Kassam and colleagues 8 retrospectively analyzed their experience using endonasal endoscopic approaches to treat 800 patients with a variety of ventrally situated skull base lesions at a single institution over a 9-year interval. The latter 200 patients were analyzed from a prospectively derived database. Patients were categorized according to age and the complexity of the surgical approach. Outcomes in this analysis were restricted to complications that occurred in the perioperative period, including mortality, nonfatal vascular and systemic events, and
Amin B. Kassam, Daniel M. Prevedello, Ricardo L. Carrau, Carl H. Snyderman, Ajith Thomas, Paul Gardner, Adam Zanation, Bulent Duz, S. Tonya Stefko, Karin Byers and Michael B. Horowitz
compression due to the use of a graft used for reconstruction after a transbasal approach for anterior skull base lesions. Origitano et al. 48 reported a 7.4% incidence of delayed deficits caused by postoperative hematoma or by problems with the reconstructive flap after skull base surgery for malignancies. An EEA for craniopharyngiomas has been associated with delayed complications in the literature. Frank et al. 21 encountered a 20% rate of subdural hematomas, and de Divitiis et al. 10 had the same complication in 10% of their cases. De Divitiis et al. 11 encountered
José M. Pascual, Ruth Prieto, Rodrigo Carrasco, Inés Castro-Dufourny and Laura Barrios
, Yu Y , Gu Y : 3D-FIESTA MR images are useful in the evaluation of the endoscopic expanded endonasal approach for midline skull-base lesions . Acta Neurochir (Wien) 153 : 12 – 18 , 2011 39 Yaşargil MG , Curcic M , Kis M , Siegenthaler G , Teddy PJ , Roth P : Total removal of craniopharyngiomas. Approaches and long-term results in 144 patients . J Neurosurg 73 : 3 – 11 , 1990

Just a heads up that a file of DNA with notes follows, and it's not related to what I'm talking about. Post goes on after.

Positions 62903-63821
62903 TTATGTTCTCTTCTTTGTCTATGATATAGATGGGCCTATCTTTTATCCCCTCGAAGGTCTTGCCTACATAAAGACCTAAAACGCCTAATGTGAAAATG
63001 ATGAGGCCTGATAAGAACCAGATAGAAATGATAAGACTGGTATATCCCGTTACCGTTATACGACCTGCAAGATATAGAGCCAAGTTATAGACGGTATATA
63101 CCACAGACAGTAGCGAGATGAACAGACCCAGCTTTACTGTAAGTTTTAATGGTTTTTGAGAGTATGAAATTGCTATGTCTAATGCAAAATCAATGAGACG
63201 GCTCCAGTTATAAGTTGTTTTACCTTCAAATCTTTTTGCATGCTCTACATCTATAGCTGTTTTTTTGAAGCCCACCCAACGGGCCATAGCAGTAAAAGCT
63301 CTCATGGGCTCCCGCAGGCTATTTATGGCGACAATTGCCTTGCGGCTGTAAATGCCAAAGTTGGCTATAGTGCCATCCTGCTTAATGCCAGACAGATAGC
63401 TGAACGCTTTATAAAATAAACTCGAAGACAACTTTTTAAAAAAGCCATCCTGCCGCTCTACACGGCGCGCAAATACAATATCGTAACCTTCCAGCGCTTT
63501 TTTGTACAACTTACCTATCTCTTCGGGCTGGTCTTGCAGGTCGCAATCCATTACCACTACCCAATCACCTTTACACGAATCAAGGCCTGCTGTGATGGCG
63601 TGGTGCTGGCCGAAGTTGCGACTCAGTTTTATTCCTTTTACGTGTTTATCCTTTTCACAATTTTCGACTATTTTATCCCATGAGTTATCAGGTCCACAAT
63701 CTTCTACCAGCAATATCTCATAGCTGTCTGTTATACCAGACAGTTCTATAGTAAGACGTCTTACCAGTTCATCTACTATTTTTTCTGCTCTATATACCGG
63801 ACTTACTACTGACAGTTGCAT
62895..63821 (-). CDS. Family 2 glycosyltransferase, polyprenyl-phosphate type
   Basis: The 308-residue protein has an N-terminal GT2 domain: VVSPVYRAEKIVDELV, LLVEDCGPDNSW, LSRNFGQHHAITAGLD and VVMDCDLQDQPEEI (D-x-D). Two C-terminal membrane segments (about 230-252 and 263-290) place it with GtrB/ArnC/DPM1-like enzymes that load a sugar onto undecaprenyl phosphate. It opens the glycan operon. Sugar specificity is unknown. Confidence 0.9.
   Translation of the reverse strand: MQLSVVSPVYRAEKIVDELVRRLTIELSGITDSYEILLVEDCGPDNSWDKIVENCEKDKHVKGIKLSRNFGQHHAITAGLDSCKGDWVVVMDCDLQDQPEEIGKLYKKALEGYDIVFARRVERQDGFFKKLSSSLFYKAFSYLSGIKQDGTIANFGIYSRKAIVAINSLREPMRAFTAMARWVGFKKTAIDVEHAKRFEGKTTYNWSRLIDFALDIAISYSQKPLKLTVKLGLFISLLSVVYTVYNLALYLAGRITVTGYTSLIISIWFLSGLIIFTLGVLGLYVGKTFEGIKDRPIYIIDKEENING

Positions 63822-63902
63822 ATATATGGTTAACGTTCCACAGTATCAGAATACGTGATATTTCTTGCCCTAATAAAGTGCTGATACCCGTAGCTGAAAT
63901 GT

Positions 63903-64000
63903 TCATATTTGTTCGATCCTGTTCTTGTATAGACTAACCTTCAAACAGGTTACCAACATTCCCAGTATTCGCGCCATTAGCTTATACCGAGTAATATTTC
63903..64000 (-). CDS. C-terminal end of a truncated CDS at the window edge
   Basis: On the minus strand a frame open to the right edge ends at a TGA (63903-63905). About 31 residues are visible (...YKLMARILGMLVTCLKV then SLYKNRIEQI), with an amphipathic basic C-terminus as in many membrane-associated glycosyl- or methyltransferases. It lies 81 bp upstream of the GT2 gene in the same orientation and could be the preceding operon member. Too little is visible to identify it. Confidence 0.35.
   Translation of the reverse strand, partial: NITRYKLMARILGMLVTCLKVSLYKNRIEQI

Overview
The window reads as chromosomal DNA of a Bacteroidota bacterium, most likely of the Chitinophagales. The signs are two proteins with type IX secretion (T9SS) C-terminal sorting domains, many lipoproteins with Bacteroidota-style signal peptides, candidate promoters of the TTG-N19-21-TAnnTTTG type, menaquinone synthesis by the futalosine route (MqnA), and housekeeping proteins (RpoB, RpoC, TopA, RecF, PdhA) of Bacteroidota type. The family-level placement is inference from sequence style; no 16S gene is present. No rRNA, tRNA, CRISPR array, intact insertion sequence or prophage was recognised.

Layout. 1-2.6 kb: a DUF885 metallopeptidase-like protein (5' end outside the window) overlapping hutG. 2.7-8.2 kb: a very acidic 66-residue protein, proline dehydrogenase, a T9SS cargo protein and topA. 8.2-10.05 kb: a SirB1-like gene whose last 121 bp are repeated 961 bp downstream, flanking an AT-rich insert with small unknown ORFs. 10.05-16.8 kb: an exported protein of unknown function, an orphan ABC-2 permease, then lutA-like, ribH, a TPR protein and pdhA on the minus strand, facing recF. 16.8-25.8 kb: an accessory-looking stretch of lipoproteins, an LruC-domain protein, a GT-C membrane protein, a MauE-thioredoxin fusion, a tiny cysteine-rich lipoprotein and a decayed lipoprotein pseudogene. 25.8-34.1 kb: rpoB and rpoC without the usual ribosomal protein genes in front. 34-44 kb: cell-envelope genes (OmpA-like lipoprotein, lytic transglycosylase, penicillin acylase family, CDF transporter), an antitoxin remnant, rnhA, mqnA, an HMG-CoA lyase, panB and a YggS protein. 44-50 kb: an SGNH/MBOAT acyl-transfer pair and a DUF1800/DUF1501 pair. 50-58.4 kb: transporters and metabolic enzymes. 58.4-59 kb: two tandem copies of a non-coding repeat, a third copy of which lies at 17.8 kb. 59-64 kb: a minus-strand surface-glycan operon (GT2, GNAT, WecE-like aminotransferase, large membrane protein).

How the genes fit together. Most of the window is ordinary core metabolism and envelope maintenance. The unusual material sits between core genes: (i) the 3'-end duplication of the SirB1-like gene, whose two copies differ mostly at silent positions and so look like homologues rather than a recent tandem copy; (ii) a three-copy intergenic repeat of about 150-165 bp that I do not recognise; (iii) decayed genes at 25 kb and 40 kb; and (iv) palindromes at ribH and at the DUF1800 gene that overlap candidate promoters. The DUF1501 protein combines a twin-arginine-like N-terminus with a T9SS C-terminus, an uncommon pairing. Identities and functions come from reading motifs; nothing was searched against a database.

Andrew S. Little, Daniel F. Kelly, John Milligan, Chester Griffiths, Daniel M. Prevedello, Ricardo L. Carrau, Gail Rosseau, Garni Barkhoudarian, Heidi Jahnke, Charlene Chaloner, Kathryn L. Jelinek, Kristina Chapple and William L. White
speculum. 9 , 19–21 In microscopic surgery, the surgeon expands the nasal corridor with a speculum, which stretches the nasal vestibule and fractures the turbinates. In contrast, in the endoscopic technique, the surgeon creates the surgical corridor by removing nasal tissue (for example, by creating a posterior septectomy or posterior ethmoidectomy) to accommodate the endoscope and dissectors. Despite the widespread adoption of endoscopic transsphenoidal surgery for sellar pathology and other more extensive skull base lesions, the sinonasal morbidity and QOL of
Jun Muto, Daniel M. Prevedello, Leo F. S. Ditzel Filho, Ing Ping Tang, Kenichi Oyama, Edward E. Kerr, Bradley A. Otto, Takeshi Kawase, Kazunari Yoshida and Ricardo L. Carrau
bone window between both paraclival ICAs. We reiterate the growing sentiment in the skull base community that the EEA merely represents an approach that may be more appropriate than traditional open approaches under select conditions, and it must be considered as an option, but not the only option, for addressing skull base lesions. Mastering open and endoscopic endonasal approaches allows the skull base surgical team to better serve their patients and minimize morbidity by offering either approach or a combination of them for complex lesions. References 1
Raywat Noiphithak, Juan C. Yanez-Siller, Juan Manuel Revuelta Barbero, Bradley A. Otto, Ricardo L. Carrau and Daniel M. Prevedello
O ver 2 decades ago, Kawase et al. pioneered the extended middle fossa approach, also known as the anterior transpetrosal approach (ATPA), allowing for adequate exposure of challenging areas of the skull base, including the petrous apex, anterior cerebellopontine angle, and the upper clival region. 19 Since its inception, this technique has been well studied and broadly reported in the literature. 2 , 12 , 23 , 30 Moreover, its use has been widespread for managing a broad spectrum of skull base lesions, including not only tumors such as meningiomas